Gilovich’s study also found that “the passage of time often brings with it increased confidence that one could have performed an earlier task successfully.” That confidence may be misplaced; people do tend to overestimate how much they can control situations. But while it’s hard to say how much of the world’s regret is wasted on unchangeable things people wrongly believe they could have controlled, in Gilovich’s study, at least, “only 10 of the 213 regrets involved outcomes caused by circumstances beyond the person's control.”
“You certainly can feel a host of bad emotions for things that were visited upon you,” Gilovich says. “Like ‘I was born in a generation where everyone was called to war.’ But people [generally] don’t want to apply the word ‘regret’ to that. It’s more that they rue that period. They wish it weren’t so.”
This element of control has borne out further in more recent research by Neal Roese, a professor of marketing at Northwestern University, who has found that people’s biggest regrets tend to come from areas of life where there was, or is, high opportunity for change.
“There’s two sides to this idea of opportunity,” he says. “The first part is focusing on what things were under your control in the past—what I could have done? How I could have made a difference?”
The second part is that people tend to regret more intensely mistakes that they still have the opportunity to change. If you regret not going to school for another degree, for instance, you may regret it more each year that you don’t do something about it.
“If it’s something that’s really done and you’ve reached a state of closure, you find yourself becoming more reconciled to it,” Roese says. “But when there’s still an opportunity to fix things, then our powers of rationalization are put aside. It’s kind of like the regret is a reminder to get off your duff and do something.”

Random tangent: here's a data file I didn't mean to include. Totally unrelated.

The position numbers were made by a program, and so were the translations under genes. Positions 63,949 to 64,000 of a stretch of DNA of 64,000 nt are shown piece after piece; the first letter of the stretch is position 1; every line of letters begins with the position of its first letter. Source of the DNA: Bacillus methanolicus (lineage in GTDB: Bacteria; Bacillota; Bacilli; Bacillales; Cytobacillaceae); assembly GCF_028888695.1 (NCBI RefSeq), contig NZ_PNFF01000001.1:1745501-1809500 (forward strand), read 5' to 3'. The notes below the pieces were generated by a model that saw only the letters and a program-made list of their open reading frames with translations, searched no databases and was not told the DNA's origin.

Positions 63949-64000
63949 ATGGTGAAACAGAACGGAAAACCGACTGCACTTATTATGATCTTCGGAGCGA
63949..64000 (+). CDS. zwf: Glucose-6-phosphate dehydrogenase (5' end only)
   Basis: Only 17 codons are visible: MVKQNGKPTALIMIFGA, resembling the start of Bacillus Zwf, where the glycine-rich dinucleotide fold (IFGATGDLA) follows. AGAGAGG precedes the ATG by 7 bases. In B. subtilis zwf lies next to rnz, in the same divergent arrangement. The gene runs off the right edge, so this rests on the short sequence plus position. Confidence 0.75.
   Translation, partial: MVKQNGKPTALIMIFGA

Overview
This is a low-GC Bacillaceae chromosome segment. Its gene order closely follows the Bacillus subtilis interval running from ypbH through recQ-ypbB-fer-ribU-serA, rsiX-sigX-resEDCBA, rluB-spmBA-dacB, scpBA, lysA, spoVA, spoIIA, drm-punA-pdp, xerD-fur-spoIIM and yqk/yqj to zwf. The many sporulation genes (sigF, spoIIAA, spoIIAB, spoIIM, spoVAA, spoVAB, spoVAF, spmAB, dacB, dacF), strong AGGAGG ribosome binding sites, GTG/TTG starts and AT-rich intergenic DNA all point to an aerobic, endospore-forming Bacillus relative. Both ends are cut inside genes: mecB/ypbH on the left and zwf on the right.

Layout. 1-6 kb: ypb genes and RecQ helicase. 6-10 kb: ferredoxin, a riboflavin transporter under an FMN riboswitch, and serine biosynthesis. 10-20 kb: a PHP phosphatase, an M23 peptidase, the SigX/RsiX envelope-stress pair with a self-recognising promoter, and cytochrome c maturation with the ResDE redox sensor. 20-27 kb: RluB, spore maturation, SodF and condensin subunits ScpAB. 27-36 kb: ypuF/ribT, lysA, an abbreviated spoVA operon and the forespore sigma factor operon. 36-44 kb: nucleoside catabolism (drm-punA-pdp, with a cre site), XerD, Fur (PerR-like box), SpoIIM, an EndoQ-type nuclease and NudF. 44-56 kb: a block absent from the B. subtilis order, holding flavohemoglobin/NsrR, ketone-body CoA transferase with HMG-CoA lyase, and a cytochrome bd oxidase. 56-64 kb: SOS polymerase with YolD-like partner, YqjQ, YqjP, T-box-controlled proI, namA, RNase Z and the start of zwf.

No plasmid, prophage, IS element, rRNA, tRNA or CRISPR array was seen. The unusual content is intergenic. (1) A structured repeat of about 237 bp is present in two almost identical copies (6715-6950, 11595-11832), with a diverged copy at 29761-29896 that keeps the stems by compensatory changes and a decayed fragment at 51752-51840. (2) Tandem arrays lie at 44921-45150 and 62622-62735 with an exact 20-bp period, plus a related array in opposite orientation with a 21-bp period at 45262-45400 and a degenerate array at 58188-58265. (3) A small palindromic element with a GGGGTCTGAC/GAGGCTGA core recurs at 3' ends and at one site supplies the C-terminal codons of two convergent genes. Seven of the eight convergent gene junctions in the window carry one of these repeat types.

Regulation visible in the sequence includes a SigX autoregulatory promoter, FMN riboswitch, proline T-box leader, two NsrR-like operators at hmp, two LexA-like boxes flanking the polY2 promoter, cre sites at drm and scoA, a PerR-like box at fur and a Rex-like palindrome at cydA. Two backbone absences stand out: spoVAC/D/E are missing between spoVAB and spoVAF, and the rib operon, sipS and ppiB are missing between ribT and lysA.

Rationalizing and analyzing and imagining are all necessary for regret, which is a cognitive emotion, unlike something more primal like fear. If humans weren’t able to imagine other possible worlds than the one they live in, they wouldn’t be able to regret things.
In psychology, contemplating “What if?” is known as “counterfactual thinking.” “Upward counterfactuals” compare reality unfavorably to an imagined alternative—for example, “If I hadn’t been sidetracked by such and such job, I would have been an Academy Award-winning actress,” offers Laura Kray, a professor of leadership at the University of California, Berkeley. “Downward counterfactuals,” meanwhile, favor reality—something like, “My job might be difficult, but at least it’s not as hard as coal mining.”
While too much upward counterfactual thinking (and regret) has been associated with anxiety and depression, it also plays a key role in problem-solving, achieving goals, and improving behavior. “When we think about how an event could have been better, we may experience feelings of regret, but the upside to those feelings is it enables us to make better decisions going forward,” Kray says. “We’re more likely to learn from our experiences when we consider a better possible world.”
Regret, in other words, is an unpleasant but necessary byproduct of psychological processes that help us grow and thrive. “If the cost of that is some of the unpleasant stew that we have to sit in, then so be it,” Gilovich says.
And what about all those people who like to proclaim that they live with no regrets?
“I don’t think we really believe those people,” Gilovich says. “To live is to have at least some regrets, and if you don’t, there’s a concern that maybe you aren’t learning sufficiently.”